The Significance Of Dextran In History

In the World War Ⅱ, soldiers injured on the battlefield often died of very low blood pressure before they could reach hospital. But there was a dramatic change when the Korean War happened. There was a miracle life saver around – dextran.

Dextran
Dextran is a complex carbohydrate, that is, a chain of sugar molecules strung together. It is a white powder which does not dissolve in water. Instead it absorbs water and swells into a loose jelly. So how did it help in the Korean War?

When a soldier is injured, he loses a lot of blood very quickly. This leads to loss of electrolytes and oxygen, and a sharp drop in blood pressure, endangering his life. He needs a blood transfusion immediately. But he cannot just be given any blood. If the blood groups do not match, there can be terrible complications.

During World War II, doctors tried transfusing plasma. Plasma is blood without any cells in it. It does not cause complications, and can immediately push up the blood pressure and replenish electrolytes. However, plasma can spoil easily, so it must be kept in ice all the time. An in the battlefield, where do you store plasma?

That’s where dextran helps. It can be carried dry, quickly mixed with water and salt and transfused to the patient. It pushes up the blood pressure immediately, while the saline helps restores some electrolytes. The patient can then be carried to a hospital where he can receive a proper blood transfusion.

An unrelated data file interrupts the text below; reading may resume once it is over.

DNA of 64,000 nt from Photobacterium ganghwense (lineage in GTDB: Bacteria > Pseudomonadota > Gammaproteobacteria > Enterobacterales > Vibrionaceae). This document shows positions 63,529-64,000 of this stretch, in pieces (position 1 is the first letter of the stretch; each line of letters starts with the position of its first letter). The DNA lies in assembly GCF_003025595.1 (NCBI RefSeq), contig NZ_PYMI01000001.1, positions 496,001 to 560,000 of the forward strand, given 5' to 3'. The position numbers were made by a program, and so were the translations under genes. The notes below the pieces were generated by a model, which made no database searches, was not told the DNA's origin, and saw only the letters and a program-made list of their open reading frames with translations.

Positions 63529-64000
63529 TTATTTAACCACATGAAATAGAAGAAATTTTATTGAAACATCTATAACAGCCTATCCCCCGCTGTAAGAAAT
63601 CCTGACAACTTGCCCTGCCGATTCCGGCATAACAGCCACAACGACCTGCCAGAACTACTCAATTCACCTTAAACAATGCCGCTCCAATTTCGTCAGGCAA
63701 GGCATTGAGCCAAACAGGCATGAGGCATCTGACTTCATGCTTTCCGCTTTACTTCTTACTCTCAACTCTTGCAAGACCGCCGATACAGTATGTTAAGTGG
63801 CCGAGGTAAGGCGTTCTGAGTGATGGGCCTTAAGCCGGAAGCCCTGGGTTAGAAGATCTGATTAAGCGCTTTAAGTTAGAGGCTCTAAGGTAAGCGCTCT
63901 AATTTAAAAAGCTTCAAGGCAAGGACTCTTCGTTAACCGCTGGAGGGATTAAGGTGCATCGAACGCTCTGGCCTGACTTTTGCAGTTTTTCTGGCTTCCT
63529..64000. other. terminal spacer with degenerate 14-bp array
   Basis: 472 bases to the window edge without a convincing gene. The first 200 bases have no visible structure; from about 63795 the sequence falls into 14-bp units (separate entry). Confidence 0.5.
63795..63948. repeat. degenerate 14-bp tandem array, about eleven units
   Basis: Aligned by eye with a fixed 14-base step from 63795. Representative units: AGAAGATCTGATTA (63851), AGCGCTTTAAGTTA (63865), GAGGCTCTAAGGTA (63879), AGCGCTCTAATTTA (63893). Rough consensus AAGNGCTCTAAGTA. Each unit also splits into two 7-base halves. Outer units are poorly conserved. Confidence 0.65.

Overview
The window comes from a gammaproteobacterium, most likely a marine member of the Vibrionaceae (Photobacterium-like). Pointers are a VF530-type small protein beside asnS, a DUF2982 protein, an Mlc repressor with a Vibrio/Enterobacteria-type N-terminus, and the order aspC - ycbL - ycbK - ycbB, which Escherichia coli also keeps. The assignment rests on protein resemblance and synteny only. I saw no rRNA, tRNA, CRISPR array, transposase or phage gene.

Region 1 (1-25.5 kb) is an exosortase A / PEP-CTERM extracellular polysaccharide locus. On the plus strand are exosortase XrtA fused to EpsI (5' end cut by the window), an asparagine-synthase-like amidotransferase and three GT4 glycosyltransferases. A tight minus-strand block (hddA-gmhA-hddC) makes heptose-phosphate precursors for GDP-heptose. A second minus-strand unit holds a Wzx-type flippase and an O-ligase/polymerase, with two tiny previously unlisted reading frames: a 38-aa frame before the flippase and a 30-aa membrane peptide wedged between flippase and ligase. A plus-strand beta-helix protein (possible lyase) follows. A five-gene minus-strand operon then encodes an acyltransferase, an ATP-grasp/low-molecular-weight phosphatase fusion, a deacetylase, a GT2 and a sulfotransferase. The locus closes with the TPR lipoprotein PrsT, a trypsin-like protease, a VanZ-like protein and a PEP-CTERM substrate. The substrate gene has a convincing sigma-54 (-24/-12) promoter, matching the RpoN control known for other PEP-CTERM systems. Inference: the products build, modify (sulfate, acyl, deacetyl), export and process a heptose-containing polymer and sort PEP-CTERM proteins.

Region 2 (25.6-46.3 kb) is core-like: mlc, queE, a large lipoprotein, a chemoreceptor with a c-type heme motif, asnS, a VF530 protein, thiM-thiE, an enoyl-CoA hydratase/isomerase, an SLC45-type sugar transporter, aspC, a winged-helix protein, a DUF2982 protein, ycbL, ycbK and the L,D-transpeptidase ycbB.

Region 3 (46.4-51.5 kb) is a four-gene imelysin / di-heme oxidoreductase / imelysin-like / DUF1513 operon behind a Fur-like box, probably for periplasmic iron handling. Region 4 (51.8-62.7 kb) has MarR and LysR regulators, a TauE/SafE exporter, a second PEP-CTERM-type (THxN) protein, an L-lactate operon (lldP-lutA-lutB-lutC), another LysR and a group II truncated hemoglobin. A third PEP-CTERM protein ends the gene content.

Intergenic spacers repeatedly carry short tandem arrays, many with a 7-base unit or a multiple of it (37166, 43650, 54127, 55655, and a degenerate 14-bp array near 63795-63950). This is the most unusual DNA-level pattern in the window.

How dextran was discovered
Dextran is made by bacteria. It is found in a place where you wouldn’t like it to be – dental plaque! It’s also found in small amounts in curd, and a fermented drink called kefir. But what was needed was a way to make dextran in large amounts.

In the 1940s, Allene Jeanes was a scientist at the USA’s Northern Regional Research Lab. A soft drink company had sent her a sample of their product, which had mysteriously become thick and gooey. She soon found that a bacterium had converted the sugar in the soda to dextran. Perhaps the bacteria had come from some worker’s dental plaque!

She found that the bacterium could be grown in the lab. It could grow in a vat of sugar solution, and make lots of dextran. That was then purified, dried, and sent on to Korea. There it would help soldiers survive the journey from battlefield to hospital, where they could get healed completely.

The Korean War ended in 1953, leaving Korea divided into two countries. But there was a clear winner of that war – dextran.

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